Home game long time in making

Constable Wilson
Regan Wilson
Regan Wilson is looking forward to being back on home ice.

Although, like everything at the moment, it will have a slightly different feel to it.

He and the Dunedin Thunder will host the Stampede in an empty Dunedin Ice Stadium tonight and tomorrow, part of a series between the three South Island ice hockey teams.

It has been a long time coming for the side, as its season was initially suspended and then its revised first home game was delayed.

The side played its season opener last weekend, splitting its games with the Canterbury Red Devils in Christchurch.

It had been great to be on the ice, although Wilson admitted it was alittle different.

‘‘It was a bit strange,’’ the 27-year-old defenceman said.

‘‘Kind of being able to hear everything was the biggest thing you noticed. You could hear each other calling for the puck and everything.

‘‘When there’s fans it gets drowned out a bit, but it’s just good to be out there playing.’’

A foundation member of the team, Wilson first joined the Thunder squad as a 15-year-old King’s High School pupil.

Now a dog handler with the police, he has remained a main› stay of the side ever since and brings experience alongside a handful of others to a young team this year.

That youth came as a result of the revamped league, and bor› der restrictions meant imports could not join teams.

Despite that, Wilson felt it was a good opportunity for develop› ment, although noted the young› sters were ahead of where their counterparts were a decade ago.

‘‘I think there’s some good role models in the team, guys that have played a lot and played overseas like Joe Orr and Paris [Heyd].

‘‘I think the younger guys definitely look for them and look to them.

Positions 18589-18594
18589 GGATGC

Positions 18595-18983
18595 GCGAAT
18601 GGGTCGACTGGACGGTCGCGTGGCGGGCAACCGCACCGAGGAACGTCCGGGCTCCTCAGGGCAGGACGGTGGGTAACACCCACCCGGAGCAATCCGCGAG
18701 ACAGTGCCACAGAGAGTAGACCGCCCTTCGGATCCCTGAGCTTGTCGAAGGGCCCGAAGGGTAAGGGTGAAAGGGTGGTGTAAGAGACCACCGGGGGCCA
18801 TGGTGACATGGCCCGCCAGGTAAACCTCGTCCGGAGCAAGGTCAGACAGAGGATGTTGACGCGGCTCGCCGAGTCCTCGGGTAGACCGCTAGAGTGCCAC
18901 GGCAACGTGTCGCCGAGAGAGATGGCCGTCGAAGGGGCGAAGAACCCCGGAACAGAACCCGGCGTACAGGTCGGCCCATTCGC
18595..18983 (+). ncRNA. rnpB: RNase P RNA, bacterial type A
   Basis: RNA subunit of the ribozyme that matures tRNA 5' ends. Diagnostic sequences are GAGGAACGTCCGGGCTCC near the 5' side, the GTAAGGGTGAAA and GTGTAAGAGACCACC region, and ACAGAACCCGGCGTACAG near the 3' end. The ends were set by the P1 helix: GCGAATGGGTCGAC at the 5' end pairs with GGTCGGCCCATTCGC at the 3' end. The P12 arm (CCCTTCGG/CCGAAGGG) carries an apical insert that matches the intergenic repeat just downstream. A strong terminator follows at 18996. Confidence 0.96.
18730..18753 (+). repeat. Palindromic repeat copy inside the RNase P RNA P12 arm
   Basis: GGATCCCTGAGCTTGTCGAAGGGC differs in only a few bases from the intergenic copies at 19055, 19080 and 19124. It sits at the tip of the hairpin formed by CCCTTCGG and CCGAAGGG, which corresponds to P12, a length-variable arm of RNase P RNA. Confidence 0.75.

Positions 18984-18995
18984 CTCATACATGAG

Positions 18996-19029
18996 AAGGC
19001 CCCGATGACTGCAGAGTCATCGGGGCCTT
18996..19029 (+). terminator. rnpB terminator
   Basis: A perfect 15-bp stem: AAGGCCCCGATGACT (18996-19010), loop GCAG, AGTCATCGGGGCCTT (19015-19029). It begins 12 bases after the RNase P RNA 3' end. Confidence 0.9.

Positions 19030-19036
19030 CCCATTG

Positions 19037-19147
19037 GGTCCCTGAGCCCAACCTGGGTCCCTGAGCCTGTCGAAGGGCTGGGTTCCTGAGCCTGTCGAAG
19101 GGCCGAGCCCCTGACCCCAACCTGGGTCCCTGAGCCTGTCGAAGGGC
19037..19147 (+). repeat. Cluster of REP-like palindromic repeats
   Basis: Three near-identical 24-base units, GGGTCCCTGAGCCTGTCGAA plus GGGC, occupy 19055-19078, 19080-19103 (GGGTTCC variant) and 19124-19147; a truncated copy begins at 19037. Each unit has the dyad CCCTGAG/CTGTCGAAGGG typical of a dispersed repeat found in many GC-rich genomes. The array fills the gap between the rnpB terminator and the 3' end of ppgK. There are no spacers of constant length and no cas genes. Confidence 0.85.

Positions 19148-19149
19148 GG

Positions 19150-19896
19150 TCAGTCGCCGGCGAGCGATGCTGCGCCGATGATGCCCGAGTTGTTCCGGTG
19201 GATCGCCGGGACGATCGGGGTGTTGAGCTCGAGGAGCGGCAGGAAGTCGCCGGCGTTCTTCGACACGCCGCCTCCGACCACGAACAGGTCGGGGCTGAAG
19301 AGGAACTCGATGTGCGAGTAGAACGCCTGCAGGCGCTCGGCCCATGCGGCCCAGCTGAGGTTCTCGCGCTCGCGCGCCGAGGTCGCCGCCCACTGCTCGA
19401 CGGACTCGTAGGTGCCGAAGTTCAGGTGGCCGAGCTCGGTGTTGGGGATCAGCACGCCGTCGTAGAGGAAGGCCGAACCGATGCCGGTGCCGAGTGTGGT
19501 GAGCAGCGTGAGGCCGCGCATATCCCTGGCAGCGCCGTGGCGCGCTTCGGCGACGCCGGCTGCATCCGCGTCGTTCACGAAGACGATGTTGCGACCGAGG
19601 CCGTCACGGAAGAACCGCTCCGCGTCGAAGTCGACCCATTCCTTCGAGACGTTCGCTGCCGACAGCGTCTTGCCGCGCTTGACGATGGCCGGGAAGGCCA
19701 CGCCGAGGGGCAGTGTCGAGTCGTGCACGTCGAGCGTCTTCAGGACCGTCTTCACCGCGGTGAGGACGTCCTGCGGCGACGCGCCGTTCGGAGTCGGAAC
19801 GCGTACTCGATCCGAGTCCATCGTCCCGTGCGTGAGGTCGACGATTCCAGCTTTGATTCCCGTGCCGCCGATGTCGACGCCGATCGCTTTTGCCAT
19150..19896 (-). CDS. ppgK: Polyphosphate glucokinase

‘‘I guess New Zealand in hoc› key in general over the last 10 years has developed so much.

‘‘These young guys coming through are great players and have a great hockey sense already.’’

He said the Thunder had improved in its second game last week and hoped to keep building on that.

Standing in its way would be a tough Stampede side, which had claimed two big wins over the Red Devils a week earlier.

Wilson said the Queenstown side would present a tough chal› lenge. It had plenty of quality and experience, although the Thun› der brings speed and tenacity.

‘‘We always know they’re a force to be reckoned with,’’ Wilson said.

‘‘Obviously, they have got a strong team like they always do.

‘‘We’ll just be looking to play our game and work to our strengths.

‘‘Hopefully, we can take it to them.’’

Both games will be live streamed.

Tonight’s puck drop is 7pm, while tomorrow’s game starts at 6.30pm.


Add a Comment






Our journalists are your neighbours

We are the South's eyes and ears in crucial council meetings, at court hearings, on the sidelines of sporting events and on the frontline of breaking news.

As our region faces uncharted waters in the wake of a global pandemic, Otago Daily Times continues to bring you local stories that matter.

We employ local journalists and photographers to tell your stories, as other outlets cut local coverage in favour of stories told out of Auckland, Wellington and Christchurch.

You can help us continue to bring you local news you can trust by becoming a supporter.

Become a Supporter